Anne Frank: The Diary of a Young Girl

I think that Anne Frank: The Diary of a Young Girl was the perfect choice for me to begin my reading project. I feel sort of the same way about starting my blog as Anne felt about starting her diary: “It’s an odd idea for someone like me to keep a diary; not only because I have never done so before, but because it seems to me that neither I – nor for that matter anyone else – will be interested.”

As I began reading, the first thing that jumped out at me was what I thought to be various inconsistencies in Anne’s writing. I am not sure if this is due to an issue with translation, editing that her father may have done, or even editing that Anne herself may have completed. I have read somewhere that at some point Anne went back and began re-writing portions of her diary when, during her stay in the annex, she had decided that she wanted to become a serious writer and had begun to hope that she could publish the diary after the war.

Although Anne Frank is most notably a young Jewish girl in hiding in Holland during the profoundly horrific times of the Holocaust and WWII, I was struck by how first and foremost Anne is simply a teenage girl. And that, I feel, is the true value of the book, any inconsistencies aside. Since studying to become an English teacher, I have built a sense that literature can be used as an amazing tool in the classroom for teaching the concept of tolerance…more specifically the idea that we must learn to accept our differences, but also find the similarities in those differences. Anne Frank: The Diary of a Young Girl suites this purpose well, in my opinion. Specific setting and circumstances aside, Anne could be any adolescent girl…Jewish, Christian, Muslim, white, black, from the 1940s or the new millennium. Anne states the following on November 7, 1942: “It is only that I long for Daddy’s real love: not only as his child, but for me – Anne, myself.” Isn’t this validation, this idea of truly being heard what all teenagers, and for that matter all humans, are searching for?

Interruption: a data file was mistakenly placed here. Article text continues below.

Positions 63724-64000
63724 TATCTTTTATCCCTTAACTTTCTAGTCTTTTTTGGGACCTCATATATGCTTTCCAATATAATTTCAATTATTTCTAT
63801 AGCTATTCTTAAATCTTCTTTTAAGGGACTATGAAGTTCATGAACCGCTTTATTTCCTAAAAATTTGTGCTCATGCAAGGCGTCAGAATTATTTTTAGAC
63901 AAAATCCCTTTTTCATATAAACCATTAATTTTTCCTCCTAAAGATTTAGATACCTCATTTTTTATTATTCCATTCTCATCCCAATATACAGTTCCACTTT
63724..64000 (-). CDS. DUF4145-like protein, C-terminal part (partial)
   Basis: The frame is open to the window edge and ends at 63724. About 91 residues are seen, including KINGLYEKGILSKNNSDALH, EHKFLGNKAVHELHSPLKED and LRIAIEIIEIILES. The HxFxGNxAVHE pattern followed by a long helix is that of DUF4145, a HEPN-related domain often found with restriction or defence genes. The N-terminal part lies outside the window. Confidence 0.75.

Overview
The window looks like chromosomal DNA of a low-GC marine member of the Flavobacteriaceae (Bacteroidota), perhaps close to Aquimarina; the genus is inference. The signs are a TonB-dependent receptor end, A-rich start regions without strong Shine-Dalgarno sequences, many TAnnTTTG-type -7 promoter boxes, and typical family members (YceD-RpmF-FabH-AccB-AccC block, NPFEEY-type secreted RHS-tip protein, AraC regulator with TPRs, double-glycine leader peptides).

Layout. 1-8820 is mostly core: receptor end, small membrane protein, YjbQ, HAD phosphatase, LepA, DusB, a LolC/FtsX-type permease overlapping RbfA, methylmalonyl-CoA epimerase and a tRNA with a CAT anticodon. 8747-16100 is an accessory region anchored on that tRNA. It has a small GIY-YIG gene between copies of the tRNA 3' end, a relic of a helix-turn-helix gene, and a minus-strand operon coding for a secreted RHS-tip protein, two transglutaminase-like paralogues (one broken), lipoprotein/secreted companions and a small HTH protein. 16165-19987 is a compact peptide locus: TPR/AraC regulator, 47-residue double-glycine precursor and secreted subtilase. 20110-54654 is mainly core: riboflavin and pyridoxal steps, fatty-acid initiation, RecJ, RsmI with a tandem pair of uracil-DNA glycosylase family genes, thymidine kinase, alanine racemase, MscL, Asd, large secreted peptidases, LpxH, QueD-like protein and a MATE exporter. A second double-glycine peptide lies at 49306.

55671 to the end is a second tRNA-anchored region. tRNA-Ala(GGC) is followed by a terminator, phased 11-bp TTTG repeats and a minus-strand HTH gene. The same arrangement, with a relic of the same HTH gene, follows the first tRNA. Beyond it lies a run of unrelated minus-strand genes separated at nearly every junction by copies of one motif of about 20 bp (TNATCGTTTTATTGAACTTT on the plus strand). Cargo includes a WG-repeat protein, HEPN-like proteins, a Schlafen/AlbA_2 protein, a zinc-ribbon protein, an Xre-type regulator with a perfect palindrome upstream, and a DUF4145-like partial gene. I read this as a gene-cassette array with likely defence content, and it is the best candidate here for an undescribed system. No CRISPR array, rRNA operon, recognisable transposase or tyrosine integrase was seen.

Throughout the diary, Anne struggles with standard adolescent issues such as body image, raging emotions, finding her own identity as an individual and relationships with the opposite sex. Anne also experiences the typical problems that many teenage girls encounter at some point in their relationship with their mother. Granted, these feelings may be exasperated by living confined to such close quarters with such limited contact with the outside world. On January 30, 1943, Anne writes: “I’m boiling with rage, and yet I mustn’t show it. I’d like to stamp my feet, scream, give Mummy a good shaking, cry, and I don’t know what else, because of the horrible words, mocking looks, and accusations which are leveled at me repeatedly every day, and find their mark.” Then on December 24, 1943: “each day I miss having a … mother who understands me.”

But here I must stop and discuss the following “creep-out” alert as by this point Mr. Dussel has already joined the group in the annex. Anne and her sister, sixteen year old Margot, were initially sharing sleeping quarters, but upon his arrival it is Anne and Mr. Dussel who are arranged to bunk together while Margot is moved to a cot. I found this arrangement of a thirteen year old girl sharing a room with a fifty four year old man very strange and almost appalling actually. Why wouldn’t Anne and Margot continue to share the same room while Mr. Dussel took the cot??